Surface Mapping using Quadcopter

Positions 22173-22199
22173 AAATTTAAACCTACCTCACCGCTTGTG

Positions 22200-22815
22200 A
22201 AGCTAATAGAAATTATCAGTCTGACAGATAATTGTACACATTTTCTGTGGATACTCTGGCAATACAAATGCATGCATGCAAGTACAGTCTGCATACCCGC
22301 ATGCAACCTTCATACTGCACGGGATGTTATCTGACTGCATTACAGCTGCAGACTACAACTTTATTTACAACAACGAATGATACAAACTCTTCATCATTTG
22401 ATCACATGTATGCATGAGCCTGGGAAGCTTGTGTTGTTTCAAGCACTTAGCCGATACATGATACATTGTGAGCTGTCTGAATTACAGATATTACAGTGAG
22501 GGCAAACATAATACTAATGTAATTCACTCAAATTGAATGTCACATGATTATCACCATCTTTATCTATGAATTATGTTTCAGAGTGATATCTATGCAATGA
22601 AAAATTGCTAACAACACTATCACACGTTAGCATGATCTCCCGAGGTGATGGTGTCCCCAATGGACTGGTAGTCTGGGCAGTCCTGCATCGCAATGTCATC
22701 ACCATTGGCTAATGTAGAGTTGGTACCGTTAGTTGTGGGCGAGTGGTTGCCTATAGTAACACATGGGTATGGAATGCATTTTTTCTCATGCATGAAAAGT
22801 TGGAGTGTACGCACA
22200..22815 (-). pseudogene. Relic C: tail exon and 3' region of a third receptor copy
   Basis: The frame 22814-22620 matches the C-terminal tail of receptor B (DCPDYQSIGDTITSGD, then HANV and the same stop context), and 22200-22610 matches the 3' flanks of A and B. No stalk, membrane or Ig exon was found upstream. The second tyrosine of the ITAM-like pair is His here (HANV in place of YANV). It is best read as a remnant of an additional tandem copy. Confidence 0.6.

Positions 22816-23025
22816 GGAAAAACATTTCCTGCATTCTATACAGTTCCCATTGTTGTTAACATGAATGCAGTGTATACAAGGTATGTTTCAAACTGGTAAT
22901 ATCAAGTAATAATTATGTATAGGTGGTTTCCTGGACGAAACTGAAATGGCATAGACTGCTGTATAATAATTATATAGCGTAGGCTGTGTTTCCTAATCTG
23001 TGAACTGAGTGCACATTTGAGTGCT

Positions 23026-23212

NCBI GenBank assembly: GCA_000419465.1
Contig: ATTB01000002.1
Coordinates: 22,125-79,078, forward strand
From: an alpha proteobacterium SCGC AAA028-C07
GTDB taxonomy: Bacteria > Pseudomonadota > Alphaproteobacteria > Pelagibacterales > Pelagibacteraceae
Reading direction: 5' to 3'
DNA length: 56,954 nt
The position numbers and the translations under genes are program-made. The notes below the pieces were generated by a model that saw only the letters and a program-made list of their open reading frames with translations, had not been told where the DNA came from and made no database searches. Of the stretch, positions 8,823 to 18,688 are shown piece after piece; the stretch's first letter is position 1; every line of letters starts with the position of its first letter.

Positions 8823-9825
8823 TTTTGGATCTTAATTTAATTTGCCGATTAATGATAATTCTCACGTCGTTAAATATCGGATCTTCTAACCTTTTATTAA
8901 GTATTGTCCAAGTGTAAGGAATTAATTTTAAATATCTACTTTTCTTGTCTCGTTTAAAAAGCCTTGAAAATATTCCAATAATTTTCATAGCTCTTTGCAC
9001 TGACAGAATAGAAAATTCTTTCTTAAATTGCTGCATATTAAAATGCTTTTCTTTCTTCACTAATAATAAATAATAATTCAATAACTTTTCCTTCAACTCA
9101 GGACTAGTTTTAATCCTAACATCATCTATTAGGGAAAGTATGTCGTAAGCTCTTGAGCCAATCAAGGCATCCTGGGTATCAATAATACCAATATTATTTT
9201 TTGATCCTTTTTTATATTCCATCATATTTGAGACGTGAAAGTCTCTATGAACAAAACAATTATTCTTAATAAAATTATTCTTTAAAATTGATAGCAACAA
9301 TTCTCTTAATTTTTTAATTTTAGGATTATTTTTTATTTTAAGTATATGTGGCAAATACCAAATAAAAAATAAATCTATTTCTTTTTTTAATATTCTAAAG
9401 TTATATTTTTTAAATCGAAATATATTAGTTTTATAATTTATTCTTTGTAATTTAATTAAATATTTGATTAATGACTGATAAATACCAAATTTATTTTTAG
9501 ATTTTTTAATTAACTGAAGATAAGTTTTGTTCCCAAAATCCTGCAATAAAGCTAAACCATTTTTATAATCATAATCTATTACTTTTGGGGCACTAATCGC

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This thesis studies the use of unmanned aerial vehicles to perform ice managementin the Arctic Ocean by gathering information about and physically control the iceenvironment. Such a system is needed for safety reasons as marine operations aremoving further north. In order to gather information about the ice environment, aUAV will be used for surface mapping. The quadcopter Parrot AR. Drone 2.0 will be used as a testbed for implementing proposed strategies for guidance, navigation and control while doing surface mapping using a camera. A guidance and navigation system is designed and implemented using measurements from onboard sensors and the camera system OptiTrack, which is used to measure position, velocity and orientation of the quadcopter. Using these estimated states as parameters and inputs to a proportional-integral-derivative controller, the position will be controlled. Waypoints are calculated according to desired parameters provided by an operator. An autonomous guidance, navigation and control system that moves the drone in a search pattern inside a desired area requested by the operator, is the result of the designed surface mapping strategy. An algorithm that performs object detection and mapping is implemented for the onboard camera to be able to detect objects in the lab setup. Back-projection of a 2D pixel point to respective world coordinates is implemented. C++ is used for all modules.Sub modules are simulated in Matlab and Simulink before tested with the AR.Drone. Simulations and measurements from lab testing are compared for performance evaluation. Results for the overall implementation shows that a UAV platform for doing object mapping is indeed a concept to pursue. However, this lab setup would not be applicable in a real world experiment. The AR. Drone will, due to its weight and limited power, not be able to operate under heavy wind and weather conditions. Also, detection of ice is more complicated than the suggested implementation, due to factors like weather and light reflections. It should be clear that this system design is rather a prototype illustration of a concept than a system to be used.